Five Solutions to Costly Time-Critical Shipping Challenges
Delays in time-critical shipping can mean hundreds of thousands of dollars lost, missed opportunities, and even loss of life. Whether shipping critical manufacturing and airplane parts, vaccines, organs for transplant, or lab work, these important shipments must be picked up and arrive on time.
However, industry statistics have shown that one in three time-critical shipments have not arrived when needed. Why is this the case? Following are common challenges associated with these shipments.
- Logistical Complexity – Determining logistics for time-critical shipments, such as organs for transplant, medicine and medical specimens, and critical plane parts, can be extremely difficult, with most starting at an arbitrary place (lab, hospital, warehouse) versus an airport. There are numerous options to take the package to its final destination—more than 180 million ways to go just from San Francisco to Boston, as one example. In addition to choosing the best route, factors like traffic, weather, and accidents also need to be considered as events unfold, making it a highly complex and ever-evolving equation.
- Outdated Tools – Despite the growing complexity of transporting time-critical shipments, many industry providers continue to rely on manual processes, examining thousands of flight options by eye and padding times before flights to accomodate for unknown pickup times. Then there is coordination of all of the parties—from pickup and destination drivers to air carriers—often still done via phone.
- Lack of Visibility – From not being transferred to the next party, to being left on the runway, to being delivered to the wrong address—mistakes can happen with providers that may not have visibility into processes. Visibility is necessary to make up for lost time. In the case of organs for transplant, even knowing of a delay can be helpful. “A 30-minute delay that does not get communicated to us could impact a patient by three hours…it’s important for us to know as soon as possible what is happening. Having all of this information allows us to make the best clinical decisions that ultimately ensure a more successful outcome,” said Luis Mayen of The Donor Network.
How can logistics professionals ensure time-critical shipments are more likely to arrive on time? Following are five critical factors.
Consider the example of a time-critical shipment traveling from Boston to San Francisco with more than 180M transport options. That package could fly out of SFO, OAK, or LAX; take a direct or indirect flight; be driven part way. While there are millions of options, only one path is optimal for biological tissue, as opposed to a manufacturing part or cryogenic materials. Now consider a package travelling from San Francisco to Hamburg, Germany; it has a quadrillion different paths it could take.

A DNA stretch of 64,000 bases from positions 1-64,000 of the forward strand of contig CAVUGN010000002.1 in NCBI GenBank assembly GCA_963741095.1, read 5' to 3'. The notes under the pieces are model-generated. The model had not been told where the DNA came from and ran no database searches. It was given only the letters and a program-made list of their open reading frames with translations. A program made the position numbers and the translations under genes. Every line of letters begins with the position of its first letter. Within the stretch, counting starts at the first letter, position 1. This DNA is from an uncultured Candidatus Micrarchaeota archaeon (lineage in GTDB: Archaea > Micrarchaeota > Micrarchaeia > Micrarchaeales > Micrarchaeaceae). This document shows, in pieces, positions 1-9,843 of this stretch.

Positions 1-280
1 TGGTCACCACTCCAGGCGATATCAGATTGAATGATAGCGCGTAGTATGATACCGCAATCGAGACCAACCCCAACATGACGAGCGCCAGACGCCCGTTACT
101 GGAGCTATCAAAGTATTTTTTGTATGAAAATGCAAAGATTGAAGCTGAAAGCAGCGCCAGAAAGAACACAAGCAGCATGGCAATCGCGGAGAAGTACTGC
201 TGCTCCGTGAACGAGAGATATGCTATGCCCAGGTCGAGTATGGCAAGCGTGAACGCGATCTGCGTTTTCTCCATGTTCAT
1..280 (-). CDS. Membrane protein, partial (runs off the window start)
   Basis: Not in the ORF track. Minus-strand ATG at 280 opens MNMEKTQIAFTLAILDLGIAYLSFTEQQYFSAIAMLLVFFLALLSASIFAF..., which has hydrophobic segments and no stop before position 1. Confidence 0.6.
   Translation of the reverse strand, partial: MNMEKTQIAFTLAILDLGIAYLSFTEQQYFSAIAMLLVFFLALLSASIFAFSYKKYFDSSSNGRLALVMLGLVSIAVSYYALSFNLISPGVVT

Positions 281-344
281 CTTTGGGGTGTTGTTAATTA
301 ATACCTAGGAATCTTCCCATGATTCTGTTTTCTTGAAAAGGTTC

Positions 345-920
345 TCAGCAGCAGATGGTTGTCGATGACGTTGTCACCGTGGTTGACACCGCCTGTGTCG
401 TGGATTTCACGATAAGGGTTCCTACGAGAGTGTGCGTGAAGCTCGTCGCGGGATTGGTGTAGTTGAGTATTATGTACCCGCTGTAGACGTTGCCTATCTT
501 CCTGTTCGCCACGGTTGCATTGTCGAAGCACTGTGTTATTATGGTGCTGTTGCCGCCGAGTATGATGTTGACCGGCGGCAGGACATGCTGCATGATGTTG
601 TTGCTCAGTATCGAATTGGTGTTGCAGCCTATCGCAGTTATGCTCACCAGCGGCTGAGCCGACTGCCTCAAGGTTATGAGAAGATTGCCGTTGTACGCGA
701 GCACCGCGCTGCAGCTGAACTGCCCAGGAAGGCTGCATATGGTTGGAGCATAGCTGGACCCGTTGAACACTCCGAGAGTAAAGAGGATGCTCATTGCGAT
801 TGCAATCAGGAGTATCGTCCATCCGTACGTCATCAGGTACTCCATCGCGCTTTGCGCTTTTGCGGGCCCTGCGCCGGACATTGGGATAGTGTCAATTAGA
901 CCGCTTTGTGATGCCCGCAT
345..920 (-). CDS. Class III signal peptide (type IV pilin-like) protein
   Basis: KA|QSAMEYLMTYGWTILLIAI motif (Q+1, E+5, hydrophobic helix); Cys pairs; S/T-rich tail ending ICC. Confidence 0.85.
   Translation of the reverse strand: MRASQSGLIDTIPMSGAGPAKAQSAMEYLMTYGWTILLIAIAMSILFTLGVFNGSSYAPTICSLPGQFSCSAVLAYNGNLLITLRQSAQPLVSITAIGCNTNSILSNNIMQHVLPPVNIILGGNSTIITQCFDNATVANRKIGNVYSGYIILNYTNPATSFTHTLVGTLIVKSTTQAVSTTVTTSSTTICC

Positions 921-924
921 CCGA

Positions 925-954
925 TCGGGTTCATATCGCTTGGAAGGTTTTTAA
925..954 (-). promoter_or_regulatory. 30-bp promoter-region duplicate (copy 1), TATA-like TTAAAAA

As a “needle-in-the-haystack-type” of computational problem, determining the best route(s) for time-critical shipments is often best performed by computers. AI, neural networks, and deep learning can provide the orchestration layer to determine optimal routes in seconds (versus the 30-minute industry standard) based on how similar materials have been routed successfully in the past. They also continue to get smarter over time and enable people to make better decisions based on that data.
DoorDash and Amazon show proof of delivery. However, the time-critical shipping industry has been behind in this respect, and antiquated methods face challenges from tracking regulations and routing entry to third-party platforms. While some delays are inevitable—hurricanes, traffic, flight cancellations—with greater transparency, packages can be rerouted to make up for lost time, helping shippers to plan better. Tracking can also provide visibility into temperature, humidity, motion, and light exposure for medical specimens and other items.
Though time-critical shipments often need to arrive at their destinations in a matter of hours, the initial process (placing an order, receiving a quote and route information, dispatching a driver, and pick-up) may take 90 minutes or more for some carriers. Shippers should consider proven metrics and mechanisms, the ability to provide instant quotes, to dispatch a driver in a short timeframe (such as under 10 minutes), and a track record in on-time pickup and delivery.
No one ever wants an issue to happen, but when it does (like when COVID disrupted flights or accidents and delays happen), it needs to be resolved quickly, making 24/7 access to a real person essential.
In dealing with something that needs to be shipped quickly, shippers need to be able to receive a quote and have transparency into the final costs, in minutes, to make the best decision.
With time-critical shipments, there is a lot on the line. It’s important to work with trusted providers and to use technology that can provide greater transparency and speed to improve the lives of those that are touched by them.